Two French cardiovascular disease medtech companies have separately disclosed progress in their efforts to get devices to market.
Carmat revealed it is gearing up to start selling its artificial heart in the second quarter. The device, branded Aeson, is aimed at the more than 2,000 people waiting for heart transplants in major European countries.
- Separately, CorWave disclosed a $40 million financing round. The money will equip CorWave to take its left ventricular assist device (LVAD) into clinical trials.
The two French companies are targeting different populations of the heart failure market.
CorWave is developing a twist on the LVADs sold by companies including Abbott and Medtronic. The experimental device features a membrane designed to generate a pulse that mimics the blood flow and pressure characteristics of the patient’s own heart.
CorWave has incorporated the membrane into its design to prevent complications associated with existing LVADs, which include bleeding, thrombosis and strokes. In the two years after implantation, 80% of patients suffer one or more adverse events.
Venture capital firms Bpifrance, Novo Holdings, Seventure, Sofinnova Partners and Ysios Capital joined with a $4.4 billion fund set up by the European Commission to give CorWave the money to take its idea forward. CorWave will use the $40 million to finalize the design of its device, put it through nonclinical regulatory testing and start its first study in humans.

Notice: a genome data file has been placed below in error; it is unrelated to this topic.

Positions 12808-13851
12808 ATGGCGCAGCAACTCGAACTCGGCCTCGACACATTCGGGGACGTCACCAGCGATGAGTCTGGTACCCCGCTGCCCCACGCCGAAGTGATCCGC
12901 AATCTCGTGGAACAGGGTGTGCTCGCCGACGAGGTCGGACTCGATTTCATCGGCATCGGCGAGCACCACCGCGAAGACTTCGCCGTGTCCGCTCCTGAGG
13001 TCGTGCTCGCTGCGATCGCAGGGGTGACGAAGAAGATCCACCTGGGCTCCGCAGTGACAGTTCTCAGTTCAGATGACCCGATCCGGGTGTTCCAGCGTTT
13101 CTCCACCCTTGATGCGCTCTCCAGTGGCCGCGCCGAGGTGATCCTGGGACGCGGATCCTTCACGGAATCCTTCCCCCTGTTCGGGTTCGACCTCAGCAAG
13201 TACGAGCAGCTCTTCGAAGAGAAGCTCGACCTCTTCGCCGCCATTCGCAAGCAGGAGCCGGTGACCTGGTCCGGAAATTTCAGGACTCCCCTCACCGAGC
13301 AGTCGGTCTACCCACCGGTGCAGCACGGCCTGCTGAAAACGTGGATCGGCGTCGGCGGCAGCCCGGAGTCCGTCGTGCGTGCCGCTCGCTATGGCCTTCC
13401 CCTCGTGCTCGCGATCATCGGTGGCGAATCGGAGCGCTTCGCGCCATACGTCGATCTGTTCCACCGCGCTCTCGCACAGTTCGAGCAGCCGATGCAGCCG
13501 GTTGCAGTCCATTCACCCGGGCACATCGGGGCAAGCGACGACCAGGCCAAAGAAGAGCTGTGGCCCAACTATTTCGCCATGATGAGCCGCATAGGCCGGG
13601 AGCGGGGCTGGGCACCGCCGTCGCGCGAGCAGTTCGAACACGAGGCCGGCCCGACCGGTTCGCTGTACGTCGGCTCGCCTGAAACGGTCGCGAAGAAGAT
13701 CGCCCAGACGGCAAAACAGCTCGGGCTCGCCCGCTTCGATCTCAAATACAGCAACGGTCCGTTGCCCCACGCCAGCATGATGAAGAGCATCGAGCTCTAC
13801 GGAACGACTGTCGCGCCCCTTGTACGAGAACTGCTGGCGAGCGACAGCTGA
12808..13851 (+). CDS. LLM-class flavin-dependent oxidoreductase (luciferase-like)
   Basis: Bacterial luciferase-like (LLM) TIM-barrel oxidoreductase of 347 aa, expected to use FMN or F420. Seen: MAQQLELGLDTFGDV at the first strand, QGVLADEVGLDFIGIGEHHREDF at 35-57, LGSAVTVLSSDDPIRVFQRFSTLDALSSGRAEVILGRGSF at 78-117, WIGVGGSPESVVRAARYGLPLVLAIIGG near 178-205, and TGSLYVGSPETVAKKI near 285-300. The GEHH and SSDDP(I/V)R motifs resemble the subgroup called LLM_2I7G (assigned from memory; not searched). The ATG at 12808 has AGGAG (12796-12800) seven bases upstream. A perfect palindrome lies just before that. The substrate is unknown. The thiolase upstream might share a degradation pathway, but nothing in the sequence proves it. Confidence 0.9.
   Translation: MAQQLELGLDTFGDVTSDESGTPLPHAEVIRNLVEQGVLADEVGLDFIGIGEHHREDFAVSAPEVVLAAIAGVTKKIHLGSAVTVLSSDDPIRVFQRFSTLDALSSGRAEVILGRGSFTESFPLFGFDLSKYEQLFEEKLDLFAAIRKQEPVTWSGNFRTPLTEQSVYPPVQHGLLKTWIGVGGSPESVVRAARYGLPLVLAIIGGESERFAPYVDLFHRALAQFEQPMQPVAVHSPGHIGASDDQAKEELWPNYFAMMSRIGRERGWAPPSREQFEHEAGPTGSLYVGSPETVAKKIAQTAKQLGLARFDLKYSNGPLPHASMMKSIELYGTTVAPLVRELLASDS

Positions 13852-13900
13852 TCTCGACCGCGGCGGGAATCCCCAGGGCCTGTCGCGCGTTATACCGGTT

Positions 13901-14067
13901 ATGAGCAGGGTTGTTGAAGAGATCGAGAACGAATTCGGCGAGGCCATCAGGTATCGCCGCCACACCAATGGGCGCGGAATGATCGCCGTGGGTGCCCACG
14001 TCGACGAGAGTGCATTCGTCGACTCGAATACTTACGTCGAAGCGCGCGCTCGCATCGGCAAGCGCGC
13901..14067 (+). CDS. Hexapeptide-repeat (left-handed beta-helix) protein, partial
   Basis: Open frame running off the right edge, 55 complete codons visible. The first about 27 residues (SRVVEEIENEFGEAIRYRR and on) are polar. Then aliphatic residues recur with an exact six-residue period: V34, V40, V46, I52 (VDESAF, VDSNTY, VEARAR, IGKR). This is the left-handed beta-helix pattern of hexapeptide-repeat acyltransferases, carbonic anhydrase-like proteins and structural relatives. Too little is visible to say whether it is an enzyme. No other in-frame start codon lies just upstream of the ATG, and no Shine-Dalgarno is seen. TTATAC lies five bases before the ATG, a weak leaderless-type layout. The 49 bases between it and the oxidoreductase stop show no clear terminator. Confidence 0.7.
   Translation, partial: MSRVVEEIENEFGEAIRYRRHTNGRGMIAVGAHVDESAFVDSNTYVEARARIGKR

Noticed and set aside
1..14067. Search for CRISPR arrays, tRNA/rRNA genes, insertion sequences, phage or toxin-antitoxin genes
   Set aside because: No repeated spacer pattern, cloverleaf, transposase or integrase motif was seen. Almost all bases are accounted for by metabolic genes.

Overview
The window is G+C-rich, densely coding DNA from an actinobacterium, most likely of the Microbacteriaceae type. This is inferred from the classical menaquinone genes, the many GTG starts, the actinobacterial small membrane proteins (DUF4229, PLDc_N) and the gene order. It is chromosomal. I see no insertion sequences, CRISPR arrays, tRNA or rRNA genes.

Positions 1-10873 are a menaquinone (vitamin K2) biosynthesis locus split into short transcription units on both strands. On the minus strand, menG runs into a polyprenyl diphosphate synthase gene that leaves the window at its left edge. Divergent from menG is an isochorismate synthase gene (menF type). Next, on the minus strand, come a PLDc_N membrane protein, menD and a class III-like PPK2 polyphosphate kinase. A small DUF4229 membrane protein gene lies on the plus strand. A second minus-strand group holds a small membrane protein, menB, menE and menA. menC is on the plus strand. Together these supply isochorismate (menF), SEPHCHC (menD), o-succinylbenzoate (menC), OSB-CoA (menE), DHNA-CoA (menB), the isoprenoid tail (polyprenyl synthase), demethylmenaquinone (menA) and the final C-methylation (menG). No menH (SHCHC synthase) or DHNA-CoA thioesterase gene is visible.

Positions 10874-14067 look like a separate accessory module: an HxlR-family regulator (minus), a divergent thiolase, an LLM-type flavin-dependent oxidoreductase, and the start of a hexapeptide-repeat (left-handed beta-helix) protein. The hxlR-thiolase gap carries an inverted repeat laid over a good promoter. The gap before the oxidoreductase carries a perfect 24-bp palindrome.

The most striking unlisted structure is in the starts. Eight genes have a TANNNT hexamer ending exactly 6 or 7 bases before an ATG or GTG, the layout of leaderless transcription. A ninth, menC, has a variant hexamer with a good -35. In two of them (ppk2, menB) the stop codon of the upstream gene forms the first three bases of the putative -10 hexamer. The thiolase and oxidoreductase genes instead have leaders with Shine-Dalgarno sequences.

For its part, Carmat is striving to sell a new option for patients who are ineligible for the implantable heart pumps. Carmat’s Aeson is a total artificial heart system designed for use in patients waiting for a heart transplant and not amenable to maximal medical therapy or the implantation of an LVAD.
Carmat received a CE mark for Aeson late last year, positioning it to start selling the device in Germany in the second quarter of 2021. The French medtech is addressing its home market through a clinical trial that will treat 52 patients to generate some of the data it expects to need to obtain reimbursement in France.
The initial commercialization efforts will focus on establishing Aeson as a temporary solution for patients awaiting heart transplants but ultimately Carmat wants to serve the destination therapy market. Carmat has enough money to reach the third quarter of 2021, by when it expects to have begun the French trial and started selling Aeson in Germany, and “is considering different options to finance” its work beyond that point.
While the two French medtech companies are developing devices with distinct designs, CorWave CEO Louis de Lillers sees similarities between the organizations beyond their shared home country.
“Heart surgeons today will tell you that the devices need to imitate the natural functioning of the heart,” the CEO told the Financial Times. “That is what both CorWave and Carmat are trying to achieve in different ways by replicating the physiology of the heart.”
As Carmat and, in particular, CorWave advance those efforts, they will encounter competition from major medical device companies. Abbott and Medtronic compete for the LVAD market and SynCardia sells an artificial heart.